Wednesday, September 19, 2007

Narcissus and The Golden Rule

It's hard to stay news-relevant when your blog isn't intended for the promotional purposes of one company (read: my old blog at Vertical). Even harder when it's a self-ascribed Blog à clef. However, as I sit here waiting for emails and try to squeeze in as much internet power from this local bakery whilst awaiting the repair of my home office ISP, I feel web-responsibility weigh down on me.

So here are a few news items I want to chime in on, keeping in mind I may be a narcissist but not an arrogant one, so I'd never opine on matters far from my expertise.

1. DC Comics has a new distributor - Random House.

My old employer was distributed by Random House so I can say from experience that they're pretty much Number One at their game. You want a book sold, you do it through them.

But DC Comics is not just a book publisher. They're a comics powerhouse, and the epistemology of comics has been turned on its head since the pretense of "graphic novels" and big-box retailers took over America (coincidentally at around the same pace and at the same time). This changed the way publishers like DC packaged their books, and how stores sold them. And change is fine. After all, chain stores can't deal with unwieldy serialized floppies, and Jane Doe reader didn't want them anymore. I think ironically in this age of convenience, it's because floppies are too disposable. But I think everyone knew floppies would become more or less obsolete. The question was whether it's vinyl records-obsolescence or Betamax-obsolescence. Obviously it's more like LP's, since bagged and boarded comics still account for a hefty share of the comics market. Any of these debates can be followed in detail at The Beat or The Comics Reporter (who are in my blogroll, along with many other comics blogs).

Anyhoo, DC used to be distributed to the trade (i.e. chains) by Norton after Time/Warner sold its books division, and to the direct market (i.e. comic shops) by Diamond. So it's not like DC wasn't already serious about selling comics to bookstore, but Random House is the Nike of publishing.

Now. People I knew back in the day used to hate on Diamond for feeding a community that was too insular. However, insular also meant unique. Those comic bookshops we all disdained for being shweaty boys clubs were independently run, and provided one-stop content shopping for movie producers and future otaku everywhere. And the opposite of "insular" was "inviting," which also meant "lowest common denominator for the general public." That's partly why comics have to mimic regular books - to suck in Jane Doe reader.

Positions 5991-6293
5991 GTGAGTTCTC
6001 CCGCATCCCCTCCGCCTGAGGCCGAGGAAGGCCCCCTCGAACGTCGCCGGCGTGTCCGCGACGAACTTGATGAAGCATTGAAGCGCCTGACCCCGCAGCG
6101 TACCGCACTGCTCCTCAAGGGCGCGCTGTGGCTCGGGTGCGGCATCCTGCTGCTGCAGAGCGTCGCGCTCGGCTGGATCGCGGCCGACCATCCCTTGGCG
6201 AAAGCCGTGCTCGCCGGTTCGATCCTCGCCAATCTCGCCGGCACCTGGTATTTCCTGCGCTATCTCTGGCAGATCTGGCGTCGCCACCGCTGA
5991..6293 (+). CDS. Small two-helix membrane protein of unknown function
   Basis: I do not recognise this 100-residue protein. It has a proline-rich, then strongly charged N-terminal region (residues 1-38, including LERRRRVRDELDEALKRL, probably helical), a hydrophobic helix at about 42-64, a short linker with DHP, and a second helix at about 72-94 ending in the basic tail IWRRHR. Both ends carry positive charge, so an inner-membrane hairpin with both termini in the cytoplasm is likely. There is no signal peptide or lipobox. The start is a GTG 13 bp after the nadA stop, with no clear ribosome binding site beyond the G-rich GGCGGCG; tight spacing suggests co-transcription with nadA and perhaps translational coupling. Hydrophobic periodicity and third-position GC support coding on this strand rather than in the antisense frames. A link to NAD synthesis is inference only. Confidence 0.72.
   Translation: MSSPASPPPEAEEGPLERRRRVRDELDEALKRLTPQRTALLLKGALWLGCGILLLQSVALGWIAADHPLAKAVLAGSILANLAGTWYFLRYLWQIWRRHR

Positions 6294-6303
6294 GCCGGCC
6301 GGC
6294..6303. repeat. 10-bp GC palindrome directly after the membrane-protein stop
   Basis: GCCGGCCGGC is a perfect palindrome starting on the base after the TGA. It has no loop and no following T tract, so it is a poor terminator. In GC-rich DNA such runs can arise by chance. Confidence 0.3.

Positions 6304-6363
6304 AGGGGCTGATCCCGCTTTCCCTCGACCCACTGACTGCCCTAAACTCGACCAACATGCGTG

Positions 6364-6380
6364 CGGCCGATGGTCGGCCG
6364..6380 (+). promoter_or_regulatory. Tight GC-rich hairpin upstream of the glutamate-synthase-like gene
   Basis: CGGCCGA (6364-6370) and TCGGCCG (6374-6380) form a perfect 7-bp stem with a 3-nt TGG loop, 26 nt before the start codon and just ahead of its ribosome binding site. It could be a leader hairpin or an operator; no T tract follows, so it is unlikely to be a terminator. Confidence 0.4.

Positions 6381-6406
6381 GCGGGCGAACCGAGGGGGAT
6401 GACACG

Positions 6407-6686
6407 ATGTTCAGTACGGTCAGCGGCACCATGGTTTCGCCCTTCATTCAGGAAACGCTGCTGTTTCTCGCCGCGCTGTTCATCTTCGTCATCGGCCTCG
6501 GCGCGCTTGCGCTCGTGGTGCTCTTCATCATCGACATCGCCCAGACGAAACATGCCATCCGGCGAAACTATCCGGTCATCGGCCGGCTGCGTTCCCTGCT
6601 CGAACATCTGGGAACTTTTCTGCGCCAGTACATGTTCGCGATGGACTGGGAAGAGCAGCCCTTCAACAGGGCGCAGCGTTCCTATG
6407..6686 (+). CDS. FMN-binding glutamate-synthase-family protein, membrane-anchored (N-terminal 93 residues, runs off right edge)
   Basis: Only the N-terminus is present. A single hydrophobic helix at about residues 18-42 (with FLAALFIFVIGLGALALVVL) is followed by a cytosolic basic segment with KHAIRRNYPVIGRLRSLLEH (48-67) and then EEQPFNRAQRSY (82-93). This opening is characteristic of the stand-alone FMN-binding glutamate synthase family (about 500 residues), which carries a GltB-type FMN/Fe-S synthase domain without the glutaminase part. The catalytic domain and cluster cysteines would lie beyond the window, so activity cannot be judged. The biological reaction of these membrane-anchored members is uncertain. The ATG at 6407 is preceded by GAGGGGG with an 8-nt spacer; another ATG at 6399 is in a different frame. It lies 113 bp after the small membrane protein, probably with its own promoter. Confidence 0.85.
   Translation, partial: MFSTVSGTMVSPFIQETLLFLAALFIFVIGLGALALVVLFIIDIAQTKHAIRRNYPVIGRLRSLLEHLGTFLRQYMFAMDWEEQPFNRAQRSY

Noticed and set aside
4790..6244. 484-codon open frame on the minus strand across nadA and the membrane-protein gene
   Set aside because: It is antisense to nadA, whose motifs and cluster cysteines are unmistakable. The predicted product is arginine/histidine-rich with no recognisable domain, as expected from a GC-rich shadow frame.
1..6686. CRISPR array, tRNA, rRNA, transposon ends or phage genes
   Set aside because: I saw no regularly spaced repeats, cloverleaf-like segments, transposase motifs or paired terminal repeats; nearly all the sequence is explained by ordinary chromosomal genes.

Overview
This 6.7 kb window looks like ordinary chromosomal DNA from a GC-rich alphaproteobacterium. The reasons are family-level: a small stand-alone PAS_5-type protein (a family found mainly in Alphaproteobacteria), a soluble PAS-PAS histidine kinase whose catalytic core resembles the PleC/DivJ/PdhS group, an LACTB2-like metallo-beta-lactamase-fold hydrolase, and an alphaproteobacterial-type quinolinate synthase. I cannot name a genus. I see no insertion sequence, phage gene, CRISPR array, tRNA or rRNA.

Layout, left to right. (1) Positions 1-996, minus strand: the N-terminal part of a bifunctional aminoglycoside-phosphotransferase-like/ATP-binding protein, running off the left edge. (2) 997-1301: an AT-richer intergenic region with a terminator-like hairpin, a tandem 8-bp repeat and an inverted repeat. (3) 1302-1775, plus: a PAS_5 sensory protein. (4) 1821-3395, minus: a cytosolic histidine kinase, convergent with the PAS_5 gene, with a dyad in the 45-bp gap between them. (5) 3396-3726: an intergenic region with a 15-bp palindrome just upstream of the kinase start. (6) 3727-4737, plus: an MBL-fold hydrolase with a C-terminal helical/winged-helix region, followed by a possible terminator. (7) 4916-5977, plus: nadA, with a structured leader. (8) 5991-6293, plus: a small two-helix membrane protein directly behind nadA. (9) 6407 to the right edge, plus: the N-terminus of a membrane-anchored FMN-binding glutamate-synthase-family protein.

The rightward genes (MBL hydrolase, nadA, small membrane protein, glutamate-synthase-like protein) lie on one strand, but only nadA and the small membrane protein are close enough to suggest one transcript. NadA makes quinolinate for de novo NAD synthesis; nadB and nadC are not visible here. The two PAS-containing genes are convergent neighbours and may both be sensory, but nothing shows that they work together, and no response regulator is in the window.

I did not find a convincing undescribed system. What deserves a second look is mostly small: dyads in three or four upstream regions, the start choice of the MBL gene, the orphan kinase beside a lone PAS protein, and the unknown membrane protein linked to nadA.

Yeah, sure. Superheroes are overrated, and manga is taking over the world anyway, but aren't we all going to cry a little bit when the corner trading card/hobby store that's easily confused for a porn shop goes permanently out of business?

2. Japanese Primier Shinzo Abe resigns, collapses.

Sigh. I know it's old news now, but this is kind of a big deal. Everyone else in his cabinet committed suicide (literally). Why didn't he?

No, but seriously, while Abe didn't send tens of thousands of his countrymen into battle fighting an invisible enemy in Iraq, his leadership and his cabinet have somewhat mimicked the patterns of Bush Jr. Cabinet reassignments, resignations, blanket vetoes and all.

So picture this - Bush resigning? No way right?
Our threshold of corruption is seriously on steroids here in the USA.

2 comments:

Ali Kokmen said...

Anyhoo, DC used to be distributed to the trade (i.e. chains) by Norton after Time/Warner sold its books division...

Hey, Anne. Just as a point of nitpicky accuracy, I think you mean Hachette, not Norton, that was DC's book trade distributor after the Time Warner Book Group was sold and before this recent Random House distribution deal.

(Norton distributes Fantagraphics to the book trade, however; easy to get the players confused!)

--ATK

ill iterate said...

Right-o.
I heard Norton, but you're right. Hachette. Norton, Fanta and DC would be the strangest bedfellowship ever though, heh.